What is a bodhisattva? In some Buddhist traditions, specific qualities or character traits to be cultivated by followers are expressed in human form as divine beings known as bodhisattvas. Giving a human form to an abstract quality allows Buddhists to imagine themselves emulating or becoming like the bodhisattva, cultivating within themselves the qualities embodied in the deity. There are many bodhisattvas — Manjushri is the bodhisattva of wisdom. Maitreya is the bodhisattva of benevolence or kindness.
Avalokiteśvara is the bodhisattva who embodies the quality of compassion—the ability to understand the suffering of others. Known as the “one who listens to the cries of the world,” Avalokiteśvara is motivated by a keen desire to help alleviate the suffering of all.
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One story demonstrates the intensity of Avalokiteśvara’s desire to help others along the path to enlightenment. Long ago, Avalokiteśvara made a vow never to rest until he had freed all beings from samsara, promising that if he ever gave up, his head should split into a thousand pieces. One day, observing the intense suffering in the world, he became discouraged and decided that it was not possible to help so many, that instead he should work only for his own benefit. At that moment his head split into a thousand pieces. When he realized what had happened, he called out to Amitabha Buddha for help. Amitabha Buddha used his great power to reassemble the pieces of Avalokiteśvara’s head, and also gave him a thousand arms so that he could be of help to ever more beings. Amitabha Buddha put an eye into the palm of each of the thousand hands, so that Avalokiteśvara’s compassion for others would always be informed by wisdom. What does this story tell us about becoming discouraged? Seeking help? Becoming stronger?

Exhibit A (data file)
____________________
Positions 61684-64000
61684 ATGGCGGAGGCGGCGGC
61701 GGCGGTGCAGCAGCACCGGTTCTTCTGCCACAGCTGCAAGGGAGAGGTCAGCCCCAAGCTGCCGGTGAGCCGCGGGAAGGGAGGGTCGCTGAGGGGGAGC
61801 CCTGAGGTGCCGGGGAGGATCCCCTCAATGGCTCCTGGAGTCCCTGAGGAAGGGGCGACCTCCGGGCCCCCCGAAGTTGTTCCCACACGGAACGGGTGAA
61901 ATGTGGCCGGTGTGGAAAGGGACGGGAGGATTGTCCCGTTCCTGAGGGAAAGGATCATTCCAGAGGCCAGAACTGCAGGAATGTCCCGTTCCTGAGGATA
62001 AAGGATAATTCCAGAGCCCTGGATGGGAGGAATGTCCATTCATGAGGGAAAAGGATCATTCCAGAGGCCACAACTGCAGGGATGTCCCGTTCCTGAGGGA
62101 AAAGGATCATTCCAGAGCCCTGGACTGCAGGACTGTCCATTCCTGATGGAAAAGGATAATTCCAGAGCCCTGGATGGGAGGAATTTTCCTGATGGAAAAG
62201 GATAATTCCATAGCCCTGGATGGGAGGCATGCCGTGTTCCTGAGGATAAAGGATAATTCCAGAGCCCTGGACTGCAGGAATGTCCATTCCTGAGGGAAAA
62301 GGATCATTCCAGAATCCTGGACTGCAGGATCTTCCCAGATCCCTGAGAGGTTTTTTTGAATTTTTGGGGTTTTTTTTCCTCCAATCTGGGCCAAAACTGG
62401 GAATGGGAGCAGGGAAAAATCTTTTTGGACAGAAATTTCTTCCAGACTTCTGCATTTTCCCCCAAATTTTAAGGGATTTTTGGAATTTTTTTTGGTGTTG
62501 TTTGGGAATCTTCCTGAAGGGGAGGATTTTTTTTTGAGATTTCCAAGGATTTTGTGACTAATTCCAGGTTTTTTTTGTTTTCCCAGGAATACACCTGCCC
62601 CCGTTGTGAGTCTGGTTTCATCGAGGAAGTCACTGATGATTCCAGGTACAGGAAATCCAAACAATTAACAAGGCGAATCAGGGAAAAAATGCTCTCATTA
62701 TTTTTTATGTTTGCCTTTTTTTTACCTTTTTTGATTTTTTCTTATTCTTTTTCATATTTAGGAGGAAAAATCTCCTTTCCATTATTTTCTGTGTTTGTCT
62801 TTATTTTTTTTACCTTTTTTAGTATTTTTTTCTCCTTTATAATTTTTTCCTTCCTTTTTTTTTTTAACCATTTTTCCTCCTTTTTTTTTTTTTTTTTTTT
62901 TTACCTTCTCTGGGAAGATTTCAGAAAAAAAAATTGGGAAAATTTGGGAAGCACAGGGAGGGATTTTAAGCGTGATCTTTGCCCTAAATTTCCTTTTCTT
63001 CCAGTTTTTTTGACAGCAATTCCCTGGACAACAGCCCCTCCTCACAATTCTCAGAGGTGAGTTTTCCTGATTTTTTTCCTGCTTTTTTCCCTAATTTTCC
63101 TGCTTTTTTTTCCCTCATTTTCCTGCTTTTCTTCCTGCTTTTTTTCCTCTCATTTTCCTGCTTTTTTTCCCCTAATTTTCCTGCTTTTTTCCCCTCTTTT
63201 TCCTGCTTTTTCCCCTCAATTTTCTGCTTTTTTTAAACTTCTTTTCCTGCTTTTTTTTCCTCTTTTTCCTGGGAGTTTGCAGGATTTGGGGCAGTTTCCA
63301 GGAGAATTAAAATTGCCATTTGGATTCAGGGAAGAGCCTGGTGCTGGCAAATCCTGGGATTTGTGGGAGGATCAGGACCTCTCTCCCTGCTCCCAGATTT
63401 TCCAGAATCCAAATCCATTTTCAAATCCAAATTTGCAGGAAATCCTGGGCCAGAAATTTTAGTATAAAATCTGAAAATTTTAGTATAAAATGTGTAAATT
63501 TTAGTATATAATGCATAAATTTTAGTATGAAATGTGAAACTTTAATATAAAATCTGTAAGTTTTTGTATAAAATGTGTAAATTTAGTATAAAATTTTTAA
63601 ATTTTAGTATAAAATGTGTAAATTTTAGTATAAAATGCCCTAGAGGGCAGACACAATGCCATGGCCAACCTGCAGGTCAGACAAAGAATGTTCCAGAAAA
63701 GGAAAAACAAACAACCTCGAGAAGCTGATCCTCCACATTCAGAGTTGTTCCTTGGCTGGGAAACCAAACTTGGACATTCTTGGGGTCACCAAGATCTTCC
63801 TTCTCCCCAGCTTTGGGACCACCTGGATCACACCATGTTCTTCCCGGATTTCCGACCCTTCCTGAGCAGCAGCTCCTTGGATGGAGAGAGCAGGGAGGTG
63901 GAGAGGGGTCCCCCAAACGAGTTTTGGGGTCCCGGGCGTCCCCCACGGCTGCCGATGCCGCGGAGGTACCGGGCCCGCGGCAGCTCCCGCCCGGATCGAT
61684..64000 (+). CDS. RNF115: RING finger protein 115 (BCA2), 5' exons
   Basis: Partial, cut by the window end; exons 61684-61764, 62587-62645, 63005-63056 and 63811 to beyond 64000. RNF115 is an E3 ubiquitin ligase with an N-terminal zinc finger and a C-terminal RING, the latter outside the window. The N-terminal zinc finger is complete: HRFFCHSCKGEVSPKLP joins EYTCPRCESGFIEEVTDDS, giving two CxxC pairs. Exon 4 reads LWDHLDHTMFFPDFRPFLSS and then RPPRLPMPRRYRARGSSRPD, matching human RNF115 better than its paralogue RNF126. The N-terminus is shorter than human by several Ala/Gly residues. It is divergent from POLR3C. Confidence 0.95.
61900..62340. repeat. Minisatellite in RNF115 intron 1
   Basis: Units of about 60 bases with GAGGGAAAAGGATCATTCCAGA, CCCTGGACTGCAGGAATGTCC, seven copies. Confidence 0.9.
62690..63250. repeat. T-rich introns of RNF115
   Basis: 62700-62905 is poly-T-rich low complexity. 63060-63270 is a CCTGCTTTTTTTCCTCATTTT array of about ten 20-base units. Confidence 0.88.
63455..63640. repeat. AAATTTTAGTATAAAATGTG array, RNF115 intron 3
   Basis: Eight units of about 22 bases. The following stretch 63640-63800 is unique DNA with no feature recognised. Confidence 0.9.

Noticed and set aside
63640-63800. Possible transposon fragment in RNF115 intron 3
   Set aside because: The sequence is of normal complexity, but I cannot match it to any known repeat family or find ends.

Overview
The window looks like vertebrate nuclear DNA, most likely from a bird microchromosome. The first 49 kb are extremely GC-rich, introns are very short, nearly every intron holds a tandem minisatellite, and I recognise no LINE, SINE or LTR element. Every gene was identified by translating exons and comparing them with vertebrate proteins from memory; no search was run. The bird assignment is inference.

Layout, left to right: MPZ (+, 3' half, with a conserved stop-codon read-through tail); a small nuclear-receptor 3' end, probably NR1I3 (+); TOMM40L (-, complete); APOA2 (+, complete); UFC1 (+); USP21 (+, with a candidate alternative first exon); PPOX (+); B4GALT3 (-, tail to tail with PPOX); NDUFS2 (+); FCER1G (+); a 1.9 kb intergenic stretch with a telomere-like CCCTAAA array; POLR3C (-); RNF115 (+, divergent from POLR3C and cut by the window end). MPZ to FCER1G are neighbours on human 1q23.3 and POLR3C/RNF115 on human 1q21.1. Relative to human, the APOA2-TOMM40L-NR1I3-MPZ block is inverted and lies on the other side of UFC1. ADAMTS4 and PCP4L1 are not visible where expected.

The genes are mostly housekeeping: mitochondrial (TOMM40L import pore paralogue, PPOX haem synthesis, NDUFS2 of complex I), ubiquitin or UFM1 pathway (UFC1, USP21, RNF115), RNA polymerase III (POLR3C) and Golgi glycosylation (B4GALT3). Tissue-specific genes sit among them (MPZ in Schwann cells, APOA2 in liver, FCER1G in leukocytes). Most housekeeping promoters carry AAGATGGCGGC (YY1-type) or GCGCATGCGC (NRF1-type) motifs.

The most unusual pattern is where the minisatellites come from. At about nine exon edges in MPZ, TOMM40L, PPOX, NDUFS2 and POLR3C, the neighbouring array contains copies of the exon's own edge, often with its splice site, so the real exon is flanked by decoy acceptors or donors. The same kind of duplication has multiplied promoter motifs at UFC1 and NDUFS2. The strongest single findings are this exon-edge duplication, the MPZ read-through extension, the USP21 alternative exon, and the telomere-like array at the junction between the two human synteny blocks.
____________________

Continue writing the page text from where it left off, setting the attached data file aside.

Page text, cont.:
The Sanskrit word samsara means “journeying” and in Buddhism is the name for the repetitive cycle of birth, death, and rebirth caused by attachment and desire.
A sculpture like this one would have been used to as a visual aid to meditation, a practice of controlling one’s thoughts and breath in order to train the mind. A person might focus on the image and meditate on the compassion embodied by Avalokiteśvara, as well as on his dedication to helping others on the path to enlightenment. While meditating, one might recite the Sanksrit mantra associated with Avalokiteśvara, Om Mani Padme Hum .
There are many ways to interpret this mantra. Here is one. The syllable Om indicates one’s intention to cultivate compassion in body, speech, and mind — known in Buddhism as the three “doors” by which one enters the world. Mani means “jewel” and represents compassion itself. Padme means “lotus” and symbolizes wisdom. Without wisdom, compassion can be well-meaning but misguided. Hum symbolizes one’s intention to cultivate wisdom and compassion together.
Another form of meditation on the compassion of Avalokiteśvara which has been practiced by Buddhist monks for centuries is the making of a sand mandala.